• Section 205.3, Electrical equipment shall be maintained in accordance with manufacturers’ instructions or industry consensus standards to reduce the risk of failure and the subsequent exposure of employees to electrical hazards.
  • Section 205.4, Overcurrent protective devices shall be maintained in accordance with the manufacturers’ instructions or industry consensus standards. Maintenance, tests, and inspections shall be documented.
  • Section 225.3, Circuit breakers that interrupt faults approaching their ratings shall be inspected and tested in accordance with the manufacturers’ instructions.
  1. The third step is to have a written, effective Electrical Preventive Maintenance (EPM) program. NFPA 70B makes several very clear statements about an effective EPM program as follows :
  • Electrical equipment deterioration is normal, but equipment failure is not inevitable. As soon as new equipment is installed, a process of normal deterioration begins. Unchecked, the deterioration process can cause malfunction or an electrical failure. An effective EPM program identifies and recognizes these factors and provides measures for coping with them.
  • In addition to normal deterioration, there are other potential causes of equipment failure that can be detected and corrected through EPM. Among these are load changes or additions, circuit alterations, improperly set or improperly selected protective devices, and changing voltage conditions.
  • A well-administered EPM program will reduce accidents, save lives, and minimize costly breakdowns and unplanned shutdowns of production equipment.
  • NFPA 70E, Chapter 2, Safety-Related Maintenance Requirements – … these requirements identify only that maintenance directly associated with employee safety … it does not prescribe specific maintenance methods or testing procedures. It is left to the employer to choose from the various maintenance methods available to satisfy the requirements.

As noted in NFPA 70E, Chapter 2, the maintenance requirements are necessary for employee safety, but this chapter does not specify reliability issues, although properly maintaining equipment will have an impact on the reliability of the electrical equipment and systems.

IEEE Std 3007.2 states: In planning an electrical preventive maintenance (EPM) program, consideration must be given to the costs of safety, the costs associated with direct losses due to equipment damage, and the indirect costs associated with downtime or lost or inefficient production.

All maintenance and testing of electrical protective devices must be accomplished in accordance with the manufacturer’s instructions. In the absense of the manufacturer’s instructions, the latest edition of the ANSI/NETA MTS [2] is an excellent source of information for performing the required maintenance and testing of these devices. However, the manufacturer’s time-current curves would be valuable information for properly testing each overcurrent protective device.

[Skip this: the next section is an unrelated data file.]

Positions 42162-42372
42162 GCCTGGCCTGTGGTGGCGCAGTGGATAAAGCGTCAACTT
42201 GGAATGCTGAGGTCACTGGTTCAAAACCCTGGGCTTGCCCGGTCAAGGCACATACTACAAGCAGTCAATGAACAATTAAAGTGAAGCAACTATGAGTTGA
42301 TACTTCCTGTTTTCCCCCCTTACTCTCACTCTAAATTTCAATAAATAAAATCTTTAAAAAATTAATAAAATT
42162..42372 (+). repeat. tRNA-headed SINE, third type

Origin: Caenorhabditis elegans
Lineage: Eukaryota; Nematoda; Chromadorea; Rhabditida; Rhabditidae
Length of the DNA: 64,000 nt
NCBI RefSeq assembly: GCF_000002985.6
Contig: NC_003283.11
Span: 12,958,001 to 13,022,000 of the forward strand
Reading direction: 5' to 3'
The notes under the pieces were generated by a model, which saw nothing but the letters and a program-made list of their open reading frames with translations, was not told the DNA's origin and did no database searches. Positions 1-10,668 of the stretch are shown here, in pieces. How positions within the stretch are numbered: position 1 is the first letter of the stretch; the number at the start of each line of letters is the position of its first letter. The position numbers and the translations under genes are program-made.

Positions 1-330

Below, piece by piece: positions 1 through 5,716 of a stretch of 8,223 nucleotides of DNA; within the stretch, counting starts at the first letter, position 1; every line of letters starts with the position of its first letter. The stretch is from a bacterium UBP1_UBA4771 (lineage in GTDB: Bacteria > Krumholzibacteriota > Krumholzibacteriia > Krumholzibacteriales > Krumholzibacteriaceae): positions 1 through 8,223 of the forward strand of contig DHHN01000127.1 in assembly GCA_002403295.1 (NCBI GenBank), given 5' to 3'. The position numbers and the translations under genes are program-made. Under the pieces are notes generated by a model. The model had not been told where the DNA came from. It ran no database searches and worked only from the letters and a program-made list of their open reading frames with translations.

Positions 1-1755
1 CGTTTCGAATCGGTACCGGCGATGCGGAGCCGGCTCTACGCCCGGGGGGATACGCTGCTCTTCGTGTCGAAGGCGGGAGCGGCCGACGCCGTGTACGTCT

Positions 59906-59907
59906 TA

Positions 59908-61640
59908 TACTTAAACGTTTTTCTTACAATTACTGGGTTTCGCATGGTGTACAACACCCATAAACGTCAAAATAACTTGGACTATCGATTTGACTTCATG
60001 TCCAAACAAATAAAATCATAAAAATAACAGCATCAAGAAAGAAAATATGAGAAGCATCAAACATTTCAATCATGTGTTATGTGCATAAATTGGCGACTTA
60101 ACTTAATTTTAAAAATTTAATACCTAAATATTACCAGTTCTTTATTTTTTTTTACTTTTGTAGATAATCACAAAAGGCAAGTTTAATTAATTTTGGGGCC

Maintenance and testing are essential to ensure proper protection of equipment and the safety of personnel. With regard to personnel protection, NFPA 70E requires an arc flash risk assessment be performed before anyone approaches exposed energized electrical conductors or circuit parts that have not been placed in an electrically safe work condition. NFPA 70E, Section 130.5 states that the arc flash risk assessment must take into consideration the design of the overcurrent protective device and it’s opening time, including its condition of maintenance.

All calculations for determining the incident energy of an arc flash require the arc clearing time of the overcurrent protective device. This clearing time is derived from the settings on the divice, along with the time-current curves. This information can also be obtained from a current engineering protective device coordination study, which is based on what the protective devices are supposed to do. If, for example, a low-voltage power circuit breaker has not been operated or maintained for several years and the lubrication had become sticky or hardened, the circuit breaker could take several additional cycles, seconds, minutes, or longer to clear a fault condition. This unintentional time delay could have catistrophic consequenses, due to the increase in incident energy, should an arc flash occur.

If the worker is protected based on what the circuit breaker is supposed to do and an unintentional time delay occurs, the worker could be seriously injured or killed because he/she was under protected. Maintenance is extremely important to an electrical safety program. Maintenance must be performed according to the manufacturer’s instructions, or industry consensus standard, in order to minimize the risk of having an unintentional time delay in the operation of the circuit protective devices.


In order to protect electrical equipment and personnel, proper electrical equipment preventive maintenance must be performed. The manufacturer’s instructions, or industry consensus standards, exist to assist users with electrical equipment maintenance and testing. When the overcurrent protective devices are properly maintained and tested for proper adjustments and operation, equipment damage and arc flash hazards can be limited as expected. Unfortunately many in industry think that just because the lights are on or the machines are running that everything is okay and that maintenance is not needed, because the circuit breaker is working just fine. No, the circuit breaker is not working, it is closed. Working is when an overload, ground-fault, or short-circuit occurs and the circuit breaker opens automatically in the time specified or when it is manually opened or closed. Maintenance of overcurrent protective devices is critical to electrical equipment and systems reliability, as well as for safety of personnel.